That was what my mentor told me after I got laid off from Kraft in 1987. It was the beginning of the era of corporate downsizing or eliminating "redundancies" like myself. Everything had changed again for us Baby Boomers. We had started out rejecting the system. Then we embraced it. And, predictably we wound up dependent on it. That was over. We had to, like Mary Richards on "Mary Tyler Moore," make it on our own.
I ponied up my $1000 for the starter Dale Carnegie seminar in Stamford, Connecticut on how to make friends and influence people. My mentor was right. Magically, it seemed, I made the transition from being locked in myself to being able to understand the pain points of others. The business I started quickly grossed six figures.
At the same time, and ahead of his time, the editor in chief and chief executive at ESQUIRE Magazine Phillip Moffitt had also sensed everything was changing, again. Abruptly he fled that scene. He went in search of what eastern philosophy could provide him. Some of that is in his new book "Emotional Chaos to Clarity." At the Spirit Rock Meditation Center, Moffitt and his team of teachers help professionals break open to reality. Yup, Dale Carnegie repackaged as Buddha.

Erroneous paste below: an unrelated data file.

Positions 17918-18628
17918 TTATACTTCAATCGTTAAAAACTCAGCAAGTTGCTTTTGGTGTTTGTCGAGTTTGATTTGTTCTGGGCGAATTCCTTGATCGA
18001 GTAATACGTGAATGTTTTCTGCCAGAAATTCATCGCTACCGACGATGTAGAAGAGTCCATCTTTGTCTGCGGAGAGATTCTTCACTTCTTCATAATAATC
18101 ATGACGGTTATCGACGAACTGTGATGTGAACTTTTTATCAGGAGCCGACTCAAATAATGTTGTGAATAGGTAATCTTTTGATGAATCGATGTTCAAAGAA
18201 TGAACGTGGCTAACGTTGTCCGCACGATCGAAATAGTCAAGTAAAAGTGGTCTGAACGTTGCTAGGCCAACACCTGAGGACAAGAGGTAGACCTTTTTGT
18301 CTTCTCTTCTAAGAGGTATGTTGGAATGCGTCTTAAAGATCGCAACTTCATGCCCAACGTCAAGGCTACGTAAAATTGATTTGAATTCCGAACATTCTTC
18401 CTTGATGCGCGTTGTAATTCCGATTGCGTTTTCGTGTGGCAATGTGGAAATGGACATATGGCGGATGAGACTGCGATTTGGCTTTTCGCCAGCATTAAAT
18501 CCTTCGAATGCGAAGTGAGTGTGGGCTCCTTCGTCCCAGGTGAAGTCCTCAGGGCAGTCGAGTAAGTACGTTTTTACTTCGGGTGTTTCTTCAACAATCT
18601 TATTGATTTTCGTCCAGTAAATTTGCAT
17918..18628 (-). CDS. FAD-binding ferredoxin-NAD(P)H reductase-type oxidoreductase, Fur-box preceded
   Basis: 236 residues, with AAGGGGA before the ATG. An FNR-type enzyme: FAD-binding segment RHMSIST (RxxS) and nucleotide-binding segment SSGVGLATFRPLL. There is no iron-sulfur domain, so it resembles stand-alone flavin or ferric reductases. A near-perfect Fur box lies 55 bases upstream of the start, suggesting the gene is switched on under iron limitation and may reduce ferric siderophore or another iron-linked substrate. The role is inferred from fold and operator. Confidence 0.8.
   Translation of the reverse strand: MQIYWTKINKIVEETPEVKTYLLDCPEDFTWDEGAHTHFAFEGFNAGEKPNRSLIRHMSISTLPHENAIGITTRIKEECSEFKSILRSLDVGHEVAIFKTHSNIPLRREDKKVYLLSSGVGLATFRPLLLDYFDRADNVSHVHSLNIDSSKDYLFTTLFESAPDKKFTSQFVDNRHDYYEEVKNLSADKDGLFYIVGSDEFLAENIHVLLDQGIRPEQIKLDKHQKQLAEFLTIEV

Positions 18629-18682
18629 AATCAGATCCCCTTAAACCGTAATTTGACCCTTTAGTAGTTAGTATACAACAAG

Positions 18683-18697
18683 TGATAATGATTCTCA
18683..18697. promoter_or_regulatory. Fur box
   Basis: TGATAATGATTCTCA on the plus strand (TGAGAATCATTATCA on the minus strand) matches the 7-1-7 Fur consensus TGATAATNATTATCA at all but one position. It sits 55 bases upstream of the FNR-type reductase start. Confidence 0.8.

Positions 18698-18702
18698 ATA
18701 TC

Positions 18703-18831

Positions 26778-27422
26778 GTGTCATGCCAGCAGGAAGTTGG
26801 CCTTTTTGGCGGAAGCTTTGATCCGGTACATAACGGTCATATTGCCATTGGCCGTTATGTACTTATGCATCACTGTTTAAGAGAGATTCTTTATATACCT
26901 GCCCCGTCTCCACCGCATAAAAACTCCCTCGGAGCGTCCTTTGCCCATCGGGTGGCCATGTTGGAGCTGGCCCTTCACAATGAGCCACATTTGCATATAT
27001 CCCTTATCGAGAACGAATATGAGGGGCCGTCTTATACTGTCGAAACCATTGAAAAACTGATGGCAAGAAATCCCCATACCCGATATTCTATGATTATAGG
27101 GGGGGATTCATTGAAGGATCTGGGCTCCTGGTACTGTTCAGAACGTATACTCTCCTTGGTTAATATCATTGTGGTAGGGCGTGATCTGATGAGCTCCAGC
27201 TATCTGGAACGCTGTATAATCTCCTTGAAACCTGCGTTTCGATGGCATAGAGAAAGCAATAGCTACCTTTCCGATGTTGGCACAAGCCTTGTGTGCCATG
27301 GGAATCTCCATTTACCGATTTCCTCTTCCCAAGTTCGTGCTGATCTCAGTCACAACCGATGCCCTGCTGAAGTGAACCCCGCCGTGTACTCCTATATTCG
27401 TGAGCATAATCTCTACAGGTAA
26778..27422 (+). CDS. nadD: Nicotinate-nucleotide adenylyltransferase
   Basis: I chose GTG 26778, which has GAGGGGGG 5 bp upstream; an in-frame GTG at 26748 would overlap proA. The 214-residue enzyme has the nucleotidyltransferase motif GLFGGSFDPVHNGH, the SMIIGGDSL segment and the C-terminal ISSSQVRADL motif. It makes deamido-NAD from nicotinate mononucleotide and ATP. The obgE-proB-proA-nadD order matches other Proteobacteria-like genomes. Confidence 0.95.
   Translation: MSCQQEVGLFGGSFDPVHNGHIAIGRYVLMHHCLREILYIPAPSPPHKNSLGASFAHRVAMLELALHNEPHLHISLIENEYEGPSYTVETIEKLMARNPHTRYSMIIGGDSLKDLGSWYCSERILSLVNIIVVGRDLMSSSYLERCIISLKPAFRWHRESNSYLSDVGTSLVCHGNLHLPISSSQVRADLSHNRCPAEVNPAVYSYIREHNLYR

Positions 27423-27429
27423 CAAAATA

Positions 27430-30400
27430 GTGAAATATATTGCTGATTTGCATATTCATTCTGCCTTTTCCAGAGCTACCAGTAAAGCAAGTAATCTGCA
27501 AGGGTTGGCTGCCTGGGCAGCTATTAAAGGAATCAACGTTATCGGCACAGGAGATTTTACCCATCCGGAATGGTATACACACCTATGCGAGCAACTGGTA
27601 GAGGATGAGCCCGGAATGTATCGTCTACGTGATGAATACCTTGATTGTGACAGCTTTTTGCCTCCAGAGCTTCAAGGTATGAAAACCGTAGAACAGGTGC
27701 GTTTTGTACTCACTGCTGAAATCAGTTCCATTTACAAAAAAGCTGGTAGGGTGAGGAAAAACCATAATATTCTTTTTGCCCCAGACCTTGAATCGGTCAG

WIRED Magazine outed how ambitious Millennials are studying the tenets of Buddhism or mindfulness to gain the competitive edge. In the July 2013 issue, Noah Shactman writes:
"Meditation and mindfulness are the new rage in Silicon Valley. And it's not just about inner peace - it's about getting ahead."
When that communications boutique I established in 1987 crashed in 2003, my new mentor, along with my cognitive therapist, recommended I study mindfulness. They are, it certainly turns out, on the money. Not that all eastern-philosophy gurus would approve of my blatantly secular objectives.
When I first knocked on the doors of Buddhist temples in central Connecticut, I kept my wild careerism under wraps. Funny, the more successful I became in my business, the aura attracted others who were struggling with their own professional comebacks. The generations ranged from Baby Boomer to Millennial. Currently, after we sit on the cushion (or me in a chair since as an aging Baby Boomer I can't negotiate those lotus positions), they approach me in the parking lot. For marketing insight. Both the materials and the how-to of presenting themselves to employers and prospective clients.
Advice to Dale Carnegie franchises - Rebrand as The Clarity Edge.